The functional sleeve, and the year/month/date titles all give the impression, this album is of music as simply presented as possible. The physical object is just a statement of fact, and a means of delivery…
However, despite this rather utilitarian wrapper, Jeff Parker’s first double and live album – Mondays at The Enfield Tennis Academy, is conversely, richly detailed and spectacular.
Culled from 10 hours of live material, and boiled down to 4 side long recordings centred around drummer Jay Bellerose, bassist Anna Butterss, alto saxophonist Josh Johnson, with Jeff Parker on guitar.
Clearly the overall structure grows out of jazz but the sense of rhythm quickly positions the whole project like an exhilarating form of extended and spacious post rock.
2019-07-08 I slowly weave around the gently mutating drum beat as fragments gather then peel off like some huge looping pattern. Monday 6th of July 2019, was clearly a night the whole quartet were on fire as II whips into more agitated versions of itself. This time everything is more detailed and elaborate, teasing towards some sort of saturation point, slowly embalming in echoes and loops of itself. Then, some 13 minutes in things become even more spine tingling, as the drum and layers of electronics lock into a completely addictive mutated funk.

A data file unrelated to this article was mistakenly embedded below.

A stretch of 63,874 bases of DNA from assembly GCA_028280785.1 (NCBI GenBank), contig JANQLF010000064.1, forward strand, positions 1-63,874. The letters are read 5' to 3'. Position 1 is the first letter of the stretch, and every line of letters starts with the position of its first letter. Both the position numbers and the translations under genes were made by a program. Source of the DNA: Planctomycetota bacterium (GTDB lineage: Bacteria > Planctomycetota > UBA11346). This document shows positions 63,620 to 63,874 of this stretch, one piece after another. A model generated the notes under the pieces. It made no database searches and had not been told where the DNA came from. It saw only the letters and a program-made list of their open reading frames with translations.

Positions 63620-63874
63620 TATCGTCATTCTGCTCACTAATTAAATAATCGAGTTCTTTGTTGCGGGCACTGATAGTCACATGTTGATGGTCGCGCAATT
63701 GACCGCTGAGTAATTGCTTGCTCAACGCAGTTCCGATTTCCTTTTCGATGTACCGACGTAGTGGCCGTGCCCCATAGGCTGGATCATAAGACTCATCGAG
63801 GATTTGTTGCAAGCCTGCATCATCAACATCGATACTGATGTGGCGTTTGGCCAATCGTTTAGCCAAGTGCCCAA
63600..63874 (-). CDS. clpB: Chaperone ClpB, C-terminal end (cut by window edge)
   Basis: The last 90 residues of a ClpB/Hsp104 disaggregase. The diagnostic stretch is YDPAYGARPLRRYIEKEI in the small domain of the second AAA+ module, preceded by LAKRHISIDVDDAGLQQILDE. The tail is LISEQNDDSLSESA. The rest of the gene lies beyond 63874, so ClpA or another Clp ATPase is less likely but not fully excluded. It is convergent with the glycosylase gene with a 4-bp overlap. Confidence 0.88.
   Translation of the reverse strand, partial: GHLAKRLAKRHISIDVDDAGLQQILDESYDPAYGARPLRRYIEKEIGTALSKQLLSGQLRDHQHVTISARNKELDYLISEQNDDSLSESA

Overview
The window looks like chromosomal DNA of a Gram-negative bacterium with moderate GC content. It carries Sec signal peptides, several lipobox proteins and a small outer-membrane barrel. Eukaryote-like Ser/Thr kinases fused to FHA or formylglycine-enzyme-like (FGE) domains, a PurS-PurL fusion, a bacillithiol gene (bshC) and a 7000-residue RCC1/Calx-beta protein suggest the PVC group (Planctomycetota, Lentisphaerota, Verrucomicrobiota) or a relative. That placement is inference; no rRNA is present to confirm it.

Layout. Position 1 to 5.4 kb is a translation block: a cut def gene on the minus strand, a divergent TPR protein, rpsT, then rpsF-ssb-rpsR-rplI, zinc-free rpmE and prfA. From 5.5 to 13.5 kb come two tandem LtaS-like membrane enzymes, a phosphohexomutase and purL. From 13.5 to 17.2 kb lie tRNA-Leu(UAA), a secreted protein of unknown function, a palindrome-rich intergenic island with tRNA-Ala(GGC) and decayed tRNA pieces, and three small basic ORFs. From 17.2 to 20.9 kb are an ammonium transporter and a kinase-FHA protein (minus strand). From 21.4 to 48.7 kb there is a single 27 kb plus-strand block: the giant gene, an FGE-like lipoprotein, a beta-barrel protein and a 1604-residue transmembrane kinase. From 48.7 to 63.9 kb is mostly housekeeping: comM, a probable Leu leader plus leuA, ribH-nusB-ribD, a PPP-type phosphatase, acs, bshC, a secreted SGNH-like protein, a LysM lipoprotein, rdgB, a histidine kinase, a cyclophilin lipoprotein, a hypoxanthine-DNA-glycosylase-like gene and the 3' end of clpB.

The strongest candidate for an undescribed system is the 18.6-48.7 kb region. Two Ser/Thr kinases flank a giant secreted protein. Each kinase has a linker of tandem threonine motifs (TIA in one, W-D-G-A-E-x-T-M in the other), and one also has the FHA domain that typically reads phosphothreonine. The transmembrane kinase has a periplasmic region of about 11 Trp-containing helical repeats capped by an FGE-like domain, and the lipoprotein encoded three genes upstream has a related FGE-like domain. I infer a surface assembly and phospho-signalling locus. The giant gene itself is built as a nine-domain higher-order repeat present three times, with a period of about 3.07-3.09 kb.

The various strings of ideas and episodic nature of this opening 45 minutes is impossible not to repeat and retrace endlessly.
Side 3 covers 2019-05-19, with its bleary-eyed shuffling rhythm and woozy off-centre dynamics. 2021-04-28 tumbles around in slowly intensifying fragmented grooves for another exhilarating 20 minutes.
Overall, Mondays at The Enfield Tennis Academy ends up describing a space that’s somewhere between different zones. Informed by compositions and process, like a form of minimalism, but pushed into details and grids that align into a form of head nodding bliss. File under jazz, but that’s only ever part of the story.
Taken as a live document, it’s clear the players are delighting in how much ground they can cover within such a narrow palette. The patterning that underpins these improvisations keep driving forward but whilst an 85-minute stretch might seem initially daunting, it’s a beautiful and effortless listen.